Kelly takes blame for SVG incident

  • Virgin Australia Supercars Championship
  • |
  • 05/05/2019
  • By Supercars.com

Rick Kelly has accepted blame for an incident with Shane van Gisbergen that cost him a potential top-five finish in the second leg of the PIRTEK Perth SuperNight.

Kelly and van Gisbergen had been fifth and sixth when they tangled on a Safety Car restart 30 laps from the finish.

The Nissan was slow off the final corner and, when Kelly went to block his rival from passing, van Gisbergen already had a small overlap, resulting in contact.

That shot the Castrol Altima to the grass on the inside; Kelly fighting for control as he crashed through trackside signage, some of which became lodged in his front spoiler.

Van Gisbergen went on untroubled to fifth, while Kelly was 20th having been shuffled down the order, and eventually forced to pit to remove some of the debris.

Asked of the incident, Kelly said: “From what we can see from the tyre marks, he had an overlap. And the rule is if you have an overlap, you don't have to get off the throttle.

“That was his decision. Everyone is out there racing fair, and if he had an overlap then he didn't break the rules.

“I certainly can't point the finger at him, it's just one of those things where the restart is one of those things that creates drama.

“He's got every right to keep his foot in it, which he did, and then I ended up on the grass, so it becomes my error.”

Added van Gisbergen: “The green flag’s come out as we turned into the last corner and overlapped on the exit.

“He’s run me to the white line and I stopped at the white line and he spun himself out.

“You never want to do that, but I had the right of way.

“He tried to push the limit and I guess push himself ahead, as you can do, but I was too far alongside.”

Night race a factor

Although accepting blame, Kelly felt that the incident may not have happened had it been a regular daylight race.

“All you can see is a bright light in your mirror, you can't see if there's a car next to you or not,” he said.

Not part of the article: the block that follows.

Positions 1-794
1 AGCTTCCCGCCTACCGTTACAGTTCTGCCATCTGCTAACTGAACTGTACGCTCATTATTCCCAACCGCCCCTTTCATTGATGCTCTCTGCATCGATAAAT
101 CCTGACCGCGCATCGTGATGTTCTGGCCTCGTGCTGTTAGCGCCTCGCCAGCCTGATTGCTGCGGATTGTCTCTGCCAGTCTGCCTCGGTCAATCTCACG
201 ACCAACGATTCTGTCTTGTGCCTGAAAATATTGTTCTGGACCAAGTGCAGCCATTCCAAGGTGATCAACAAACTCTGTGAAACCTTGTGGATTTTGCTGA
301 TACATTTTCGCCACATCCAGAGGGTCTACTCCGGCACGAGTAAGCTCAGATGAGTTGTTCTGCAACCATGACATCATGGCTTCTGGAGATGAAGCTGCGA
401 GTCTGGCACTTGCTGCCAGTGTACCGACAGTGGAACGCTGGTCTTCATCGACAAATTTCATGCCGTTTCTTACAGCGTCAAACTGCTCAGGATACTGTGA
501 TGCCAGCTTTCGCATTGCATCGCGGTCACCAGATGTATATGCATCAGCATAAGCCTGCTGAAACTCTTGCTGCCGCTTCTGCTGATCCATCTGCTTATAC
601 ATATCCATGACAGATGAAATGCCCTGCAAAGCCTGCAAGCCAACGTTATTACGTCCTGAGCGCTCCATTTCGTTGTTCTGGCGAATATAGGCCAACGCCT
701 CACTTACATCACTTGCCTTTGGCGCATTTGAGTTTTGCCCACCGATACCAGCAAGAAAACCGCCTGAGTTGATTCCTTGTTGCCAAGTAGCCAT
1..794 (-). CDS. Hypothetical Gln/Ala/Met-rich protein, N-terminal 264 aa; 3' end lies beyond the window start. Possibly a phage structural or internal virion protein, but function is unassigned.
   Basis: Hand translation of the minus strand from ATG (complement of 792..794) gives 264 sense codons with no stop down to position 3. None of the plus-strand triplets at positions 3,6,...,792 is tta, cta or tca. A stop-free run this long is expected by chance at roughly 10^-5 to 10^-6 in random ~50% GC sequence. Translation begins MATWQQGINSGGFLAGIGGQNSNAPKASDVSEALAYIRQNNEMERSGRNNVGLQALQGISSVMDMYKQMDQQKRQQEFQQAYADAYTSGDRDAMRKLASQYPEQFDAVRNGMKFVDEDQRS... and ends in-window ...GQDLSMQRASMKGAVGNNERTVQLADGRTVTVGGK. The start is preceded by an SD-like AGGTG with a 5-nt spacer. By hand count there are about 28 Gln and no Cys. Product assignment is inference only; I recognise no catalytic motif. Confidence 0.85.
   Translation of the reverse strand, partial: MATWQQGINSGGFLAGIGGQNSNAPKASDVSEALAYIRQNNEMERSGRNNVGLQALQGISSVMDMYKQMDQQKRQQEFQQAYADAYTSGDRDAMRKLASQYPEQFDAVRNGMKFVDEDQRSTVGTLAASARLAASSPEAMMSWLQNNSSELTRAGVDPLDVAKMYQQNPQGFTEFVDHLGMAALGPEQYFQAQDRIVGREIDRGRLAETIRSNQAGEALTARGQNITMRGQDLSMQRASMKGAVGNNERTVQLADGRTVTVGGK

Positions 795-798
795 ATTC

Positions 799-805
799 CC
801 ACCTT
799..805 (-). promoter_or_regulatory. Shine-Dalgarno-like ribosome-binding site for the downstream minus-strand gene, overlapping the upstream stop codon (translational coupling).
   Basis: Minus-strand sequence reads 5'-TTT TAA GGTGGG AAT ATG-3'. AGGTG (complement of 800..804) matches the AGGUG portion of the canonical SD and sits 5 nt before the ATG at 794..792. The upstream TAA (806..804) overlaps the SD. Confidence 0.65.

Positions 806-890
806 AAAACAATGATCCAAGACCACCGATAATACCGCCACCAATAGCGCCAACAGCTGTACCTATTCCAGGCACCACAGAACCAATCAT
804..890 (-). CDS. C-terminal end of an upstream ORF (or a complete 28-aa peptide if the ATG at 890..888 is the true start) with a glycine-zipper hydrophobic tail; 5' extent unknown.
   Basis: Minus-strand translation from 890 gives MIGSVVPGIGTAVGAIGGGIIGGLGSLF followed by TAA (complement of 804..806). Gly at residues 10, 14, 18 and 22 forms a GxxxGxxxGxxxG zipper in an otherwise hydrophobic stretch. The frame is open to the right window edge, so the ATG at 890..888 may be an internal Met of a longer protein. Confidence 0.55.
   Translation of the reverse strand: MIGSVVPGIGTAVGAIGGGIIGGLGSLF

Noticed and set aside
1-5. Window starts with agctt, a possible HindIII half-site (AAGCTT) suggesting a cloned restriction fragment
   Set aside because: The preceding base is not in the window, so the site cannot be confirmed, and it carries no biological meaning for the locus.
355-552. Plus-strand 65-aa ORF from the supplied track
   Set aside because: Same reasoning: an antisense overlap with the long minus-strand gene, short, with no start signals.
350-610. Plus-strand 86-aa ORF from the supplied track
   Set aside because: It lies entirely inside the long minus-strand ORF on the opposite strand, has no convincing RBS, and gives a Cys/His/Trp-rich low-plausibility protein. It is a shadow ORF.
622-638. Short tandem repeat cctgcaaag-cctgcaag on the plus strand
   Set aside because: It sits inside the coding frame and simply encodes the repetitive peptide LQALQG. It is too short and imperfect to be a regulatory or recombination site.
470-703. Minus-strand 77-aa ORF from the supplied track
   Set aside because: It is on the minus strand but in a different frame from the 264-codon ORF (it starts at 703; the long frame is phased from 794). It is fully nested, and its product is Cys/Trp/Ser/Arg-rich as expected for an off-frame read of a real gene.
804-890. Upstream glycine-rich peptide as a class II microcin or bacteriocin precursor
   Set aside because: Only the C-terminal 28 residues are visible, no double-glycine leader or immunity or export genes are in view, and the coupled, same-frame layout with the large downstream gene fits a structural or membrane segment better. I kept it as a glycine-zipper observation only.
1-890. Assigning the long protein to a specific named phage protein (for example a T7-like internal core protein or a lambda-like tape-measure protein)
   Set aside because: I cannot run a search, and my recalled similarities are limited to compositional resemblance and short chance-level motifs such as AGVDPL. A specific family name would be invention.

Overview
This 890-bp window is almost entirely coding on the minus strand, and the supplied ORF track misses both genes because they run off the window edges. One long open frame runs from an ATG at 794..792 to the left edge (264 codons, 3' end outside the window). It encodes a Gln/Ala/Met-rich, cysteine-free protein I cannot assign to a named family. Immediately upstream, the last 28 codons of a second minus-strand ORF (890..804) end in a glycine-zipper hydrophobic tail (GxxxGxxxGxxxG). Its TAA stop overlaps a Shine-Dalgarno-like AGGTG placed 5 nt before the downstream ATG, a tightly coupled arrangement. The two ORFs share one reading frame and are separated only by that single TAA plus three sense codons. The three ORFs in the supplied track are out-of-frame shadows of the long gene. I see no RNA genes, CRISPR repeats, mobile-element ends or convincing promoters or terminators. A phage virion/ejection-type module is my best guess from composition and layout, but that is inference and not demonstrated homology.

“In the daytime, that probably wouldn't have happened because I would have looked in the mirror and seen he had overlap.

“But all you see is a headlight. So you've got to take a punt, and the punt I took was the wrong one.”

After rejoining the track, Kelly battled on for three laps, trying to get rid of the pieces of polystyrene signage in his front spoiler.

The bulk of the debris was ejected in contact with James Courtney at Turn 6, but with a clogged brake duct, he was forced to pit.

“You're a wounded goat, and they smell blood and they get into it,” he said.

“I got pushed and pulled all over the place, which is expected when a car is limping around.

“I tried to get it dislodged, which we did, but there was some caught in the brake duct, and that would increase the temperature greatly and likely explode the rotor.

“There's no point complaining about what happened after, the thing that cost us was the contact on the front straight.

“We cop that on the chin, knowing we had a half decent car.

“You can't help but feel depressed when you don't get the result that was in front of you, but we'll go to the next one and go again.”

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